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After Afghanistan: Global conflicts widen, endure and spread

The United Nations maintains 12 peacekeeping missions globally with approximately 90,000 military forces.
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By John J. Metzler, September 10, 2023

It’s been two years since the fall of Afghanistan.

The tragic collapse of Kabul to the Islamic fundamentalist Taliban signaled the last sordid chapter in the Biden Administration’s appalling and shambolic “withdrawal” from America’s longest military commitment. But beyond the perceived American weakness and strategic myopia it glaringly manifest, the Afghan debacle incentivized what political scientists dub as “bad actors” such as Russia and Communist China.

Thus, though the deadly Afghan war “was finally over” humanitarian tragedies continue to befall the beleaguered South Asian land. Yet widening the screen to the state of grand geopolitics, Vladimir Putin’s Russia turned up the heat on the long simmering war in Ukraine and Xi Jinping’s hyper-aggressive China would probe and prod the sovereignty of democratic Taiwan. Equally, Kim Jong-Un’s North Korean regime continued to provocatively test-fire over 100 ballistic missiles during these past two years.

Such becomes the grist for bigger or impending conflicts. Russia brashly invaded Ukraine in February 2022, expecting a quick victory, only to be bogged down in a bloody slugfest which is far from over and threatens to dangerously expand.

Still most people are not aware of at least a dozen other lower-level conflicts worldwide; Some have smoldered for decades, others are more recent, but all combine that tragic quality of endless fighting, economic destabilization and ensuing refugee flows.

The permanence of geography, of ethnic and religious fault lines separating and dividing people sometimes in the same country (think Bosnia), or conflicts stemming from the often arbitrary colonial lines drawn on a map, primarily in Africa, creates the conditions for conflict.

In many places around the world from the forever missions in the Democratic Republic of the Congo, in Lebanon, divided Cyprus, or the Indo/Pakistan line of control, UN Peacekeeping forces have maintained a status quo; they stopped the clock on the fighting and continue to “monitor and patrol.”  In other deployments such as the interminable conflict in Sudan’s tragic Darfur region, their mission largely stopped the genocide a decade ago.

The oldest operation UNTSO, established in May 1948, was the first ever peacekeeping operation established and based in Jerusalem, and monitors ceasefires and armistice agreements.  Equally UNMOGIP along the disputed Jammu/Kashmir frontier was set up in 1949, two years after the partition of the British Raj into independent India and Pakistan.

The United Nations maintains 12 peacekeeping missions globally with approximately 90,000 military forces, often dubbed the <em>blue helmets</em>. UN forces are tasked to keep warring parties apart, ensure delivery of humanitarian supplies, but not to engage in offensive combat.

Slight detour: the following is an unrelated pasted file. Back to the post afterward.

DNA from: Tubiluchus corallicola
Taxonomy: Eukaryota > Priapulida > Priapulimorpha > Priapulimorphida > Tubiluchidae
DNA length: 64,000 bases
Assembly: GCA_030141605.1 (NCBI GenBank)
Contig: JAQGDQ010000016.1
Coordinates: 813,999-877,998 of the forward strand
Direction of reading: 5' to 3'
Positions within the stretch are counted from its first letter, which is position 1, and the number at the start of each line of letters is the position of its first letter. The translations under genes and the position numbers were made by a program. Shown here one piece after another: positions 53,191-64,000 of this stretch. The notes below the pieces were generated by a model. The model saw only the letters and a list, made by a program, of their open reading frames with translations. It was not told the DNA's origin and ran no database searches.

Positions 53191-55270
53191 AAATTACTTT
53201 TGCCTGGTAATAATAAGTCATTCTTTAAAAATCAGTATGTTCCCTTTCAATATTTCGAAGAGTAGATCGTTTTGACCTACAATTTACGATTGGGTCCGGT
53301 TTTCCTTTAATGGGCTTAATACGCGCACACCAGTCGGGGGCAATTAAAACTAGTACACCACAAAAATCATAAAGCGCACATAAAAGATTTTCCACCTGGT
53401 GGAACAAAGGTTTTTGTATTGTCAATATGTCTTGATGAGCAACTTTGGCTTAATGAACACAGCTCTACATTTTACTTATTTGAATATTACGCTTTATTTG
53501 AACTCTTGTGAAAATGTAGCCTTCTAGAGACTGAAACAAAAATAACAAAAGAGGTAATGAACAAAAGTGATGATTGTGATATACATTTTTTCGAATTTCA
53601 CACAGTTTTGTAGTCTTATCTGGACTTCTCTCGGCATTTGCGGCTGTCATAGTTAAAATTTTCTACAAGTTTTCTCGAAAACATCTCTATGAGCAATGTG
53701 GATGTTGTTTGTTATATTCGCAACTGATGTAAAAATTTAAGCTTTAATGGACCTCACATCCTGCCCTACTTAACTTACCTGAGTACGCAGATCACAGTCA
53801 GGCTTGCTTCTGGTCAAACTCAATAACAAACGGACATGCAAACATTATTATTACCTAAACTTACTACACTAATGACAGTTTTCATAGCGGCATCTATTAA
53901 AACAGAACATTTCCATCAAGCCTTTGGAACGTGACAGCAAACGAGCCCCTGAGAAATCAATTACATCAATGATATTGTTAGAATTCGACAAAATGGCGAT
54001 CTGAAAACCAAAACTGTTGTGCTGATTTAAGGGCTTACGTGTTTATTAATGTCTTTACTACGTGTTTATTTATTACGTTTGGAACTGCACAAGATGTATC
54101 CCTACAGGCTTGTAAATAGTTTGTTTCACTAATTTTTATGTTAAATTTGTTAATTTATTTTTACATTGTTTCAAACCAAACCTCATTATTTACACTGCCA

Peacekeeping missions are defined by an alphabet-soup of mission names such as UNIFIL the United Nations Interim Force in Lebanon which though <em>Interim</em>, was actually set up in 1978. Or the more recent MONUSCO the United Nations Organization Mission in Democratic Republic of the Congo (former Zaire) staffed by 17,700 troops and police. Nonetheless the varied Congo missions have been stationed in this tragic land since the 1960’s! Despite the UN presence internecine violence and humanitarian crises have plagued in the vast country; since 1998, over five million people have died as a result.

In other African crises such as Somalia, the UN closed its mission and is now phasing out its Mission in Mali. Other operations such as South Sudan with 18,000 forces or the United Nations Multidimensional Integrated Stabilization Mission in the Central African Republic (only a bureaucrat could create this) with 18,500 forces have been reinforced.

Peacekeeping is hardly a panacea to entrenched political and ethnic problems but nonetheless stops the clock or freezes the conflict as we saw during the Balkan wars or Cyprus.

Missions must be formally established by the fifteen-member UN Security Council.  Currently the 75th anniversary of Peacekeeping is being commemorated; Since 1948 more than 2 million people have served in 71 far-flung missions.

Beyond these deployed missions there are a number of simmering or long running conflicts such as Syria, Yemen, Libya, Somalia and Sudan which beg for political solution. What of ethnic conflicts in Burma/Myanmar or Ethiopia?

Potential mega-conflicts such as China/India, India/Pakistan, USA/China lurk in the geopolitical mists.

There’s a historical lesson here too. World peace, which was dubbed Pax Romana, lasted for 200 years due to the Sword, the Shield and usually competent Caesars, ended when Rome’s power and political writ crumbled into political chaos and corruption. So too did the world as people knew it. Today’s global chaos and lacking leadership holds a dire warning.

John J. Metzler is a United Nations correspondent covering diplomatic and defense issues. He is the author of Divided Dynamism the Diplomacy of Separated Nations: Germany, Korea, China (2014). [See pre-2011 Archives]
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